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Pimco says some staff used ‘legitimate’ services of college scandal mastermind

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The figure at the center of the U.S. college cheating scandal spoke twice in the past decade at events hosted by Pacific Investment Management Co (Pimco), one of the world’s largest asset managers whose former chief executive is ensnared in the fraud, the company said on Friday.

Some Pimco employees also used William ‘Rick’ Singer’s “legitimate college prep services,” Pimco said in a statement.

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“We have no information at this time, however, to indicate Pimco employees acted improperly in their private capacity,” Pimco said.

“Any such relationships with Mr. Singer are entirely the private affairs of individuals. However, Pimco holds its employees to the highest ethical standards, so any employee found to have engaged in fraud or any illegal activity would have no place at the firm,” the firm said.

Singer, who last addressed a Pimco event in 2015, is accused by federal authorities of bribing athletic coaches and arranging for phony test-takers to secure clients’ children spots at elite universities. One of the parents accused of paying Singer in the alleged scheme is Douglas Hodge, Pimco’s former CEO, who left the company in 2017.

Reporting by Jennifer Ablan; writing by Dan Burns; editing by Bill Berkrot


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75 years ago: When atomic scientist Leo Szilard tried to halt dropping bombs over Japan

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As this troubled summer rolls along, and the world begins to commemorate the 75th anniversary of the creation, and use, of the first atomic bombs, many special, or especially tragic, days will draw special attention.  They will include July 16 (first test of the weapon in New Mexico), August 6 (bomb dropped over Hiroshima) and August 9 (over Nagasaki).   Surely far fewer in the media and elsewhere will mark another key date:  July 3.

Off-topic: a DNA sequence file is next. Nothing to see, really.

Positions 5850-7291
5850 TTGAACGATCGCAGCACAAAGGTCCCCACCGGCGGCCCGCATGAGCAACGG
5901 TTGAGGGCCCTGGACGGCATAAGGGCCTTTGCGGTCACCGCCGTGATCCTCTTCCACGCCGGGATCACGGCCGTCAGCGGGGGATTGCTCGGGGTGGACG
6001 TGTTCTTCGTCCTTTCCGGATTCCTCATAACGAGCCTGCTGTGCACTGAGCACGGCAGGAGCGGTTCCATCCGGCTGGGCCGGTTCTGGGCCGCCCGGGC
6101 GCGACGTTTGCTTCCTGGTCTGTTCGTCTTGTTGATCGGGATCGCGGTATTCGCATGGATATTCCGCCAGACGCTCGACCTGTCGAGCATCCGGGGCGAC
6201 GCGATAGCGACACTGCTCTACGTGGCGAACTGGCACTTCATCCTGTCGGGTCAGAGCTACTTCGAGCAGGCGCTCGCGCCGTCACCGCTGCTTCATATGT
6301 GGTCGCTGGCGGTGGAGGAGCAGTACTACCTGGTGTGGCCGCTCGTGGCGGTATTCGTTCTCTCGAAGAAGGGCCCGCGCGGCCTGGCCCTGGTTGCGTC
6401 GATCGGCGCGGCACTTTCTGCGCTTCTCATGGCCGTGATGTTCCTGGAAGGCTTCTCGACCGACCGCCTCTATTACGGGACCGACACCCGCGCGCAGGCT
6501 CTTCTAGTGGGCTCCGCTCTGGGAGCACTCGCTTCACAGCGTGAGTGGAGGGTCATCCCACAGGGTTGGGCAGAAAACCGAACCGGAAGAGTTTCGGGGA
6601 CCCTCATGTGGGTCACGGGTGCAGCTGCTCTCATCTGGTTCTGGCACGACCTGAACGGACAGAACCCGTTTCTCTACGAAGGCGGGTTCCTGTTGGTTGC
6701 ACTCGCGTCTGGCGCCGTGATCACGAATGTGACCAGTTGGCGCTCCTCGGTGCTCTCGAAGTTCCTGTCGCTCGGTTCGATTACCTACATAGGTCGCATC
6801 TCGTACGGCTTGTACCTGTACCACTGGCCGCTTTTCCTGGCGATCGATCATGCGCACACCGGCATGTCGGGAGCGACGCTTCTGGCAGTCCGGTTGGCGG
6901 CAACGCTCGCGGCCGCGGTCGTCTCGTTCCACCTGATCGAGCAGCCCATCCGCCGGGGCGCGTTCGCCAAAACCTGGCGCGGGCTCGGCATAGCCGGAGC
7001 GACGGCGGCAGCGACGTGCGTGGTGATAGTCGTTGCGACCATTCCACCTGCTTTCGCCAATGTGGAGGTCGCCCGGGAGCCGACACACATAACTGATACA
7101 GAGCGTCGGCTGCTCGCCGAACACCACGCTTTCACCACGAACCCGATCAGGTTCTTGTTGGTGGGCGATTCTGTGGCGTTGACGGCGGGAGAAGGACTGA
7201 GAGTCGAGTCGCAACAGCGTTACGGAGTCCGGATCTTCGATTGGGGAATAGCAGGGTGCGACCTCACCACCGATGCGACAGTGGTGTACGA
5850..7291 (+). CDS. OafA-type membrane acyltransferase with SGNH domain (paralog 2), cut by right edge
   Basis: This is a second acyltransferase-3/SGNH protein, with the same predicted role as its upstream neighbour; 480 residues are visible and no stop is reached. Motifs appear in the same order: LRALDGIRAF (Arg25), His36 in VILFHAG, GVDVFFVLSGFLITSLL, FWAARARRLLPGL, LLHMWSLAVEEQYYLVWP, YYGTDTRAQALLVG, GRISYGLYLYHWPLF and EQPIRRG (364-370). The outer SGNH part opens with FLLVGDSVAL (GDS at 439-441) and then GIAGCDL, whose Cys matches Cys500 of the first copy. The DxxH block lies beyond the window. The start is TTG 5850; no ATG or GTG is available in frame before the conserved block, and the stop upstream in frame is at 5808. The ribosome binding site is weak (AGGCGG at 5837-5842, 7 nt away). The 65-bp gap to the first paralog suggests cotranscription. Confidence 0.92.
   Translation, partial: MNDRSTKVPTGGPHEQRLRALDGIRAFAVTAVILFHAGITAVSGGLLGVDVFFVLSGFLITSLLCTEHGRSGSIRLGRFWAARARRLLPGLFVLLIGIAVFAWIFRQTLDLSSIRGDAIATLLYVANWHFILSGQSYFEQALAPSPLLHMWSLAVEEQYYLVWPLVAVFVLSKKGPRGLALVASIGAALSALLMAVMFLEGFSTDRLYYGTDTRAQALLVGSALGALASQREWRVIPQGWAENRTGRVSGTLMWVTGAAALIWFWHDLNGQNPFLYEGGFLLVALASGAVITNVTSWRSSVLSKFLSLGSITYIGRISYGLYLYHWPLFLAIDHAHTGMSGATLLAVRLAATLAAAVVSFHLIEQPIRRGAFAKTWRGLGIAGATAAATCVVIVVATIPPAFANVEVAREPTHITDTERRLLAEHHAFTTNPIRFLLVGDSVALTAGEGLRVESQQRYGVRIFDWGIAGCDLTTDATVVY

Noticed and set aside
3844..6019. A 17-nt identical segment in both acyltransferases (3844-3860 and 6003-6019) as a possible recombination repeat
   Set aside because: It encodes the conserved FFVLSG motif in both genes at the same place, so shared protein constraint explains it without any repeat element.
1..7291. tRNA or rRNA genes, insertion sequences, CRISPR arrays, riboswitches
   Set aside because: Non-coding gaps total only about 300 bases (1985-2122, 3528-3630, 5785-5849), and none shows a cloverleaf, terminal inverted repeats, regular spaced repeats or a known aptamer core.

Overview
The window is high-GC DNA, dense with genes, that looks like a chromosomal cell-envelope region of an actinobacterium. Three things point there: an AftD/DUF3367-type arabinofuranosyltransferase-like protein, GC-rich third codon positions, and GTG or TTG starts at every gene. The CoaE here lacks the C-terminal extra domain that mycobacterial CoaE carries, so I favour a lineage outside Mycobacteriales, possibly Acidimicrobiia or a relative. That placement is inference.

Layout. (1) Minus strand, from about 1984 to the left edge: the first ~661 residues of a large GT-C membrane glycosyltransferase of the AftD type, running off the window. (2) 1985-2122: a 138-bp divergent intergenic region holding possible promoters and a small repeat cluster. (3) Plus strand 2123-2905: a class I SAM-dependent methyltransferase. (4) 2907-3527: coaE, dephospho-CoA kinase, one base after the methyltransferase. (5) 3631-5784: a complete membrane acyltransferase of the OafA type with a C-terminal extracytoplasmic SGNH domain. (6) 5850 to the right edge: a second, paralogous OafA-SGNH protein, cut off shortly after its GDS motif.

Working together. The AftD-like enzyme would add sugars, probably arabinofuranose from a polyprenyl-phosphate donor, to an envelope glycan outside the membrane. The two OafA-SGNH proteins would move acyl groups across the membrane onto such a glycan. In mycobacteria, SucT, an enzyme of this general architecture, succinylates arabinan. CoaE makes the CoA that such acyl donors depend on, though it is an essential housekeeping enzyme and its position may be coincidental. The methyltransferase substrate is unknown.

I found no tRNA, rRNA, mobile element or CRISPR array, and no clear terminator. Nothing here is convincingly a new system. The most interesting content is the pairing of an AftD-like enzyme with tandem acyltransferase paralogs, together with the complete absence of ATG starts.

On July 3, 1945, the great atomic scientist Leo Szilard finished a letter/petition that would become the strongest (virtually the only) real attempt at halting President Truman's march to using the atomic bomb--still almost two weeks from its first test at Trinity--against Japanese cities.

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‘Insane’: Park ranger shoots unarmed man through his heart and then handcuffs his dead body

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A ranger at Carlsbad Caverns National Park tased and then fatally shot a man during a New Mexico traffic stop and then handcuffed his lifeless body.

Charles "Gage" Lorentz was traveling March 21 from his work site in Pecos, Texas, to his family's home in southwest Colorado when he detoured at the national park to meet a friend, and that's where he encountered National Park Ranger Robert Mitchell, reported KOB-TV.

The ranger stopped the 25-year-old Lorentz for speeding on a dirt road near the park's Rattlesnake Springs area, and Mitchell's lapel video shows him ordering Lorentz to spread his feet and move closer to a railing.

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Former Trump administration official refers to a renowned Black scholar as ‘some criminal’

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President Donald Trump's former Attorney General Jeff Sessions referred to renowned Black Harvard scholar Henry Louis Gates Jr. as "some criminal" in an interview with The New York Times Magazine.

Sessions, one of Trump's earliest supporters who was later fired after years of attacks from the president, is currently attempting to reclaim his old Senate seat in Alabama. Sessions has desperately tried to tout his Trumpist credentials on the campaign trail, even as the president has waged a campaign aimed at sabotaging his primary bid.

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